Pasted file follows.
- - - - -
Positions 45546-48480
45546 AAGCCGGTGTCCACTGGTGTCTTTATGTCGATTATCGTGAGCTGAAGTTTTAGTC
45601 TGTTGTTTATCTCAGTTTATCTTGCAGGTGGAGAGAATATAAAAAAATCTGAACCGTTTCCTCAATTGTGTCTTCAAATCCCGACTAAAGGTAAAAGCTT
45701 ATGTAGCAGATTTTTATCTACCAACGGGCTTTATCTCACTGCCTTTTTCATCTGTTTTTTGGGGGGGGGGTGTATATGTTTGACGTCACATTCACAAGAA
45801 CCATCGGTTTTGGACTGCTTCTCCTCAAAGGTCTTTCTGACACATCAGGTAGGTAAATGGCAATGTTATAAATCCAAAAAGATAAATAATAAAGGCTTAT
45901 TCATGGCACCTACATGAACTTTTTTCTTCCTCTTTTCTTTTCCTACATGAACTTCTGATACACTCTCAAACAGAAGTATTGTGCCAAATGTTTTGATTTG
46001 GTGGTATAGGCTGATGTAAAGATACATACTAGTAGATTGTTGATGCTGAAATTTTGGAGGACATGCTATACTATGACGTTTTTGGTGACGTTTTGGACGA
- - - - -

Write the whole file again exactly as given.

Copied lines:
Positions 45546-48480
45546 AAGCCGGTGTCCACTGGTGTCTTTATGTCGATTATCGTGAGCTGAAGTTTTAGTC
45601 TGTTGTTTATCTCAGTTTATCTTGCAGGTGGAGAGAATATAAAAAAATCTGAACCGTTTCCTCAATTGTGTCTTCAAATCCCGACTAAAGGTAAAAGCTT
45701 ATGTAGCAGATTTTTATCTACCAACGGGCTTTATCTCACTGCCTTTTTCATCTGTTTTTTGGGGGGGGGGTGTATATGTTTGACGTCACATTCACAAGAA
45801 CCATCGGTTTTGGACTGCTTCTCCTCAAAGGTCTTTCTGACACATCAGGTAGGTAAATGGCAATGTTATAAATCCAAAAAGATAAATAATAAAGGCTTAT
45901 TCATGGCACCTACATGAACTTTTTTCTTCCTCTTTTCTTTTCCTACATGAACTTCTGATACACTCTCAAACAGAAGTATTGTGCCAAATGTTTTGATTTG
46001 GTGGTATAGGCTGATGTAAAGATACATACTAGTAGATTGTTGATGCTGAAATTTTGGAGGACATGCTATACTATGACGTTTTTGGTGACGTTTTGGACGA